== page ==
The Lord’s Supper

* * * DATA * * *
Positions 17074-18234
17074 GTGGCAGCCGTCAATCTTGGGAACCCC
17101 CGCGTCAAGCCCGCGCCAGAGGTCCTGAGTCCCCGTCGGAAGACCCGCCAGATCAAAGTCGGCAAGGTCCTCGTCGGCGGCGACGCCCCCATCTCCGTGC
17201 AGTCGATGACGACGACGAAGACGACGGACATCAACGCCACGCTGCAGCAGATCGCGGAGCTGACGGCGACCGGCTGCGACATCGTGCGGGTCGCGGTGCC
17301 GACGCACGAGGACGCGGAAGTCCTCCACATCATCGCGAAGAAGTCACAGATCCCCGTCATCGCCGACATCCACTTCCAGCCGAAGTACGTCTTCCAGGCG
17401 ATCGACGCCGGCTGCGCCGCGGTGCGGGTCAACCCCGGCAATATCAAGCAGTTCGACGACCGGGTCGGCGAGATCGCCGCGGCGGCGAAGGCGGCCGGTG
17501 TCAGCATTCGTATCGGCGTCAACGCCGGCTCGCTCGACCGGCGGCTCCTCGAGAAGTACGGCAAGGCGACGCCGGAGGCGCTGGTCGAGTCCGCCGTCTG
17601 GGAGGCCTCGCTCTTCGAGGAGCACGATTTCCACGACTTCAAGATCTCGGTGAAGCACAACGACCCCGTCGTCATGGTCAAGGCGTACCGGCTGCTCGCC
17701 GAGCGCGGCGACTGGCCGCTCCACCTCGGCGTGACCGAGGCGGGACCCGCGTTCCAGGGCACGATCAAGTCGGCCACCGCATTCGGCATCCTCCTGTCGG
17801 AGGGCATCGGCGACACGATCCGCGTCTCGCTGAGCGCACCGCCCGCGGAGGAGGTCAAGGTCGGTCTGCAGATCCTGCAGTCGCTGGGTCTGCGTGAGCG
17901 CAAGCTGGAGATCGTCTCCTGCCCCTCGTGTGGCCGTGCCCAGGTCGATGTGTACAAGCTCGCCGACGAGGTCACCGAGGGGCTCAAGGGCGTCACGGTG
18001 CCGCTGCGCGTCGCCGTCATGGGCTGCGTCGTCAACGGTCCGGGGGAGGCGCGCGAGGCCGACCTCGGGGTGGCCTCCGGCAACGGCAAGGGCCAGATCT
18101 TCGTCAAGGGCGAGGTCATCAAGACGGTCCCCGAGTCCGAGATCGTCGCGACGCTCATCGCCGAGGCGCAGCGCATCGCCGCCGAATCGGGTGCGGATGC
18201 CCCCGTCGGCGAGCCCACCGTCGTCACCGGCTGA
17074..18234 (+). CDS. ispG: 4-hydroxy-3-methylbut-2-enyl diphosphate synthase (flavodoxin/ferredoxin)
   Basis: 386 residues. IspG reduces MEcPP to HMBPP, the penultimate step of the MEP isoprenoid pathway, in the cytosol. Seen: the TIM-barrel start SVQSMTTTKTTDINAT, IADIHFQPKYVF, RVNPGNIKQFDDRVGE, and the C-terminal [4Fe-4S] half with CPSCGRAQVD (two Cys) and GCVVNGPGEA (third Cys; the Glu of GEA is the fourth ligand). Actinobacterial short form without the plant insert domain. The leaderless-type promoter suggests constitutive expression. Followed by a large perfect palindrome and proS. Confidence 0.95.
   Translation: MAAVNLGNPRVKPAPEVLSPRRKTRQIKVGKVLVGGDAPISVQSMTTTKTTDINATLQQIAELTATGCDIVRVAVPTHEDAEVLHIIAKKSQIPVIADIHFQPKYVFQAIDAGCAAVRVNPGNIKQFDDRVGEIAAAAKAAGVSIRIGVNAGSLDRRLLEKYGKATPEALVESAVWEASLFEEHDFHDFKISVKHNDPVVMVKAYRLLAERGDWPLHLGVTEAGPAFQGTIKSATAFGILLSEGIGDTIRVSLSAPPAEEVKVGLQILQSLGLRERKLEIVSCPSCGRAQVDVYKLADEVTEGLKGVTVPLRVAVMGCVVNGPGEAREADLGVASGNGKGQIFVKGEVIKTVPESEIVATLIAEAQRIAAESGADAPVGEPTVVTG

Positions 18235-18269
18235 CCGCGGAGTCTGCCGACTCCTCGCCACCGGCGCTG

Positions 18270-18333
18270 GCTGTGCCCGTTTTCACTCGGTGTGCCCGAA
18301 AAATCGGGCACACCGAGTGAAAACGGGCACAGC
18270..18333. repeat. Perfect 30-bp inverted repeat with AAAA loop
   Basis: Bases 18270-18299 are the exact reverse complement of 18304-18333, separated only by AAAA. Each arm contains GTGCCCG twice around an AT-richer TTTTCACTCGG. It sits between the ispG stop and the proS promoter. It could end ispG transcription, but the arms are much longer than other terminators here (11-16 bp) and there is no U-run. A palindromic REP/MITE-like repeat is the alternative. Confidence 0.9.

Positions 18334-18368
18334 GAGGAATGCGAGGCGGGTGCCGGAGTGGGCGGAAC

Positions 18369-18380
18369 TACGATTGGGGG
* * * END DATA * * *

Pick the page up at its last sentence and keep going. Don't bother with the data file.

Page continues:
A.Blake White